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A graphic composite image showing a WWII RAF plane and a map of the Caribbean

Pilots of the Caribbean: The most influential Black RAF pilots from WWII


In this guest article, Tony Warner, the founder of Black History Walks and author of Black History Walks Volume 1, explores the Caribbean RAF pilots who helped to secure victory in World War II.

While the importance of the RAF in World War II is well known, the importance of Black aircrew in that war has been consistently overlooked. In particular, there are hardly any films about their heroic exploits. With the 78th anniversary of D-Day in June coinciding with 75 years since Windrush arrived, here are a few that deserve cinematic treatment.

Squadron Leader Ulric Cross (Trinidad)

Ulric Cross was awarded the Distinguished Flying Cross (DFC) in 1944 for his bravery during WWII. While serving as a Pilot Officer with Jamaica Squadron, he flew over 80 bombing missions across Nazi-occupied Europe. He was the highest-ranking and the most decorated Black man in the RAF at the time. He later became a barrister, then a judge and spent 15 years in Africa practicing Pan-Africanism.

In 2018, Trinidadian-Canadian Frances Anne Solomon made a movie about his life, Hero, starring Nicholas Salcedo. The film had a very successful UK tour using grassroots organisers.

Flight Lieutenant Cy Grant (Guyana)

Cy Grant was a navigator on Lancaster bombers. He was shot down over Holland and was a prisoner of war for two years. He became the first Black person to sing the news on BBC in 1957 and was a lawyer, actor and author. Despite being a qualified barrister, he found it very hard to get work and was forced into acting to make a living. He co-starred alongside Roger Moore, Joan Collins and Richard Burton to name a few.

He wrote several books and his wartime experiences feature in A Member of the RAF of Indeterminate Race. He set up the Drum Arts Centre in Birmingham and used the arts to fight racism. He also established the Caribbean Aircrew website to record and promote the actions of overlooked Black airmen.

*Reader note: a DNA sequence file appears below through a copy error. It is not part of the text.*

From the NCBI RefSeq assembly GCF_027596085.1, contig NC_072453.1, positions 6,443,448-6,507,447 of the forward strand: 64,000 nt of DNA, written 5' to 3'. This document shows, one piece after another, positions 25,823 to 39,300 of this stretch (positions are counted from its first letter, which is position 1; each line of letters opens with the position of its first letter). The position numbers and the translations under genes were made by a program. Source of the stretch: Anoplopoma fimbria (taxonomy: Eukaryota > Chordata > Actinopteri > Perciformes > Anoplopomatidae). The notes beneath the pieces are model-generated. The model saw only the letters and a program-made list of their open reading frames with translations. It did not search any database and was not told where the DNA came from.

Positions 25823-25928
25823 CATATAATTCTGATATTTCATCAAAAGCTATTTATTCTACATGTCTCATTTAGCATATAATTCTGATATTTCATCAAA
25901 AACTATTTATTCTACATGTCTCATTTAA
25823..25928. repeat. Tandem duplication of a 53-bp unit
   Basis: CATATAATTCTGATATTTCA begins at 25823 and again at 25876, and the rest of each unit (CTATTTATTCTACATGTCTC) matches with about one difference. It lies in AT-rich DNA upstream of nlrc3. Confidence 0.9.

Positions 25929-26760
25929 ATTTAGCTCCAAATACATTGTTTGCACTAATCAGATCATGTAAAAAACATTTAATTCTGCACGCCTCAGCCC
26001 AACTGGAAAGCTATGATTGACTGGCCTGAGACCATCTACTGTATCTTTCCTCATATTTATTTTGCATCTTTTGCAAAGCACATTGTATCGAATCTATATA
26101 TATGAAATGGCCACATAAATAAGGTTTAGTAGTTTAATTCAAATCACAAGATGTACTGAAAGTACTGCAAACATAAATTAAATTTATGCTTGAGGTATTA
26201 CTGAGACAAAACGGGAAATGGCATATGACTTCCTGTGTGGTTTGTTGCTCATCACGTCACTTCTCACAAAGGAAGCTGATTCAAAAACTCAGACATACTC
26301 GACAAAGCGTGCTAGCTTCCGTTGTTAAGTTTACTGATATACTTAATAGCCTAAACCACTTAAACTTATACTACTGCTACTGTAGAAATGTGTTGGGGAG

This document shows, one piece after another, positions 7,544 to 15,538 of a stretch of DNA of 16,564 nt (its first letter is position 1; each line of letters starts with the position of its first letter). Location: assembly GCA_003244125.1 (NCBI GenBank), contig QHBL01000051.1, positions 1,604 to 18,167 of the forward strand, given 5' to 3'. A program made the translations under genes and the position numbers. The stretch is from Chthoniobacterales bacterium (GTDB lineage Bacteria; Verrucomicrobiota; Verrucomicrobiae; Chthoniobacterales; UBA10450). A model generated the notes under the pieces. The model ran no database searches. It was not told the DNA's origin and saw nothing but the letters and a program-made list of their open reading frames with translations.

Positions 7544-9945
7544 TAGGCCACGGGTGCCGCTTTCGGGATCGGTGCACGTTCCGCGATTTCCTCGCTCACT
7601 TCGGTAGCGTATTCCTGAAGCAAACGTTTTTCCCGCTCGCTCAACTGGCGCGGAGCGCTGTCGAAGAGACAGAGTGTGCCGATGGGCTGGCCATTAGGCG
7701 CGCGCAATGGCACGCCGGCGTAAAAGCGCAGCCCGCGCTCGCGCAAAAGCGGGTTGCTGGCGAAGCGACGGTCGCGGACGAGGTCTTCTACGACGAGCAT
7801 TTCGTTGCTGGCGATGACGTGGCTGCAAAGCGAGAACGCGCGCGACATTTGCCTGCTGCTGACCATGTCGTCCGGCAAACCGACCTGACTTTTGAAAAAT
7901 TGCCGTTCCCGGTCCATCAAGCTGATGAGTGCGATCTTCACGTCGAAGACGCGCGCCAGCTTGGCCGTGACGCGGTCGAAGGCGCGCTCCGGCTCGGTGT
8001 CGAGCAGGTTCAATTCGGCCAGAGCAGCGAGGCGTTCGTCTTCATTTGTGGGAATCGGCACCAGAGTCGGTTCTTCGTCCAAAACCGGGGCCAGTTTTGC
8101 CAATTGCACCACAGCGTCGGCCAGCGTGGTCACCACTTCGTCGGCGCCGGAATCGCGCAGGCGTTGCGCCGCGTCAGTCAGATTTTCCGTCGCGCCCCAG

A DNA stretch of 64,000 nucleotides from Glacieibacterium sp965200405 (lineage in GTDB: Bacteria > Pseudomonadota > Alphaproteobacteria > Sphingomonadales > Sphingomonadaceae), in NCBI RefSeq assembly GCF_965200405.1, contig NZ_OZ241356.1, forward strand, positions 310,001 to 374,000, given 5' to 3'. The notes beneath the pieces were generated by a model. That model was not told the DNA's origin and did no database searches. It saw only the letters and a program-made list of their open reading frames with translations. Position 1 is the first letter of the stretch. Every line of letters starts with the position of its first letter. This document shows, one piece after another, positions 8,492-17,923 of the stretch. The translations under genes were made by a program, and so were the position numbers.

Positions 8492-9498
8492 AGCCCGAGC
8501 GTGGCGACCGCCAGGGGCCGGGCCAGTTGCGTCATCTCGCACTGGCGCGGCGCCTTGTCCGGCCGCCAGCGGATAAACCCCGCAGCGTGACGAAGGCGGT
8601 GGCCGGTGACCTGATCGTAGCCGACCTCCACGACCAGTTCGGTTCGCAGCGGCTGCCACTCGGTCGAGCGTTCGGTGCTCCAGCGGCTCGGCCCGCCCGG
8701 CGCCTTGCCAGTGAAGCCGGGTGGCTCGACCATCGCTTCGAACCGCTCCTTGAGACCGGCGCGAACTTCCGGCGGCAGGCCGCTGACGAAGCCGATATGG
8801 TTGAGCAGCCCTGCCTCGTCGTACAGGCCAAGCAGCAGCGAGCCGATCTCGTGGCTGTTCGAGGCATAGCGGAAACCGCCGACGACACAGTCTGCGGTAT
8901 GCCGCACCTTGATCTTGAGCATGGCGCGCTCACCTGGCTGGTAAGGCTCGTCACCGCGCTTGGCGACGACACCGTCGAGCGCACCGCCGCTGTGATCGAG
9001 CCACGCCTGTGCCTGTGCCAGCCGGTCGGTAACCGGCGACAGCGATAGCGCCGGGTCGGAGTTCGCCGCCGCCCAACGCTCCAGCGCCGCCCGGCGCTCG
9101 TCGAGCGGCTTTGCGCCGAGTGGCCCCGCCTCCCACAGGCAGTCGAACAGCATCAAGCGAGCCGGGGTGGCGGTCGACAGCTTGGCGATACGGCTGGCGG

Despite his on-screen career, there is no drama or documentary about his life. There is a Nubian Jak blue plaque in his honour on his home at 54 Jacksons Lane Highgate, North London N6.

Flight Lieutenant John Henry Smythe MBE (Sierra Leone)

John Henry Smythe was shot down on his 28th bombing raid over Germany. He survived shrapnel wounds in the stomach and groin, escaping from a burning smoke-filled aircraft, a 3000-foot parachute jump and then capture and torture by the Germans. He spent two years in a prisoner of war camp where he was on the Escape Committee planning escapes for the other inmates. He himself never even tried to escape as he stated, 'I don’t think a six-foot-five Black man would’ve got very far in Pomerania [rural Germany], somehow.'

Smythe was also on the Windrush 1948 voyage and was responsible for the selection of some of the Jamaican passengers. He later became a lawyer and Kings Counsel then returned to Sierra Leone and was appointed the Attorney General in 1961 by the newly independent nation. This is the short version of his story!

Flight Lieutenant Dudley Thompson (Jamaica)

After Dudley Thompson's wartime service in the Royal Air Force, he studied at Oxford University as a Rhodes Scholar. He became a barrister and later defended Jomo Kenyatta, a freedom fighter imprisoned by the British who later went on to lead Kenya to independence.

He returned to Jamaica in 1955 and entered politics. He was; Jamaican Minister for Foreign Affairs, Minister for National Security and also Natural Resources, Jamaican Ambassador to Nigeria and Ghana. He was awarded Legend of Africa by Organisation for African Unity and also served as President of the World African Diaspora Union.

Flight Lieutenant Errol Barrow (Barbados)

Errol Barrow flew 45 missions over Germany in Mosquitos then studied law at the LSE before returning to Barbados and leading the country to independence in 1966. As Prime Minister, he instituted free healthcare and free education. He is a national hero to this day.

Flight Lieutenant Edward Scobie (Dominica)

Edward Scobie (PhD) of Dominica piloted bombers during the war and then wrote the ground-breaking book Black Britannia: A history of Blacks in Britain. The book uncovered a vast amount of little-known history from the 1600s to the 20th century. Barely known, even now, it was explosive at the time.

Scobie was an expert on the Black presence in Western Europe and exposed the Black history of Queen Charlotte Sophia and the influence of the Moors in Spain. Scobie was a correspondent for the American Jet and Ebony magazines. He was also a publisher himself and focused on Black-British civil rights. He specifically tried to unite the black community via the print media. He later became a Professor at Rutgers and New York City University where he taught Black Studies.

Flying Officer Arthur Wint (Jamaica)

'RAF Pilot. Doctor & Diplomat. Gold Medal Olympian.' The brief description on Arthur Wint's Nubian Jak plaque sounds like a pitch for a film. Wint studied medicine after his wartime service where he flew Spitfires. Both of his brothers flew in Bomber Command.

In 1948, while studying, he won an Olympic gold medal in the 400m race. It was Jamaica’s first ever gold medal. After decades as a doctor in Jamaica, he was appointed High Commissioner to Great Britain.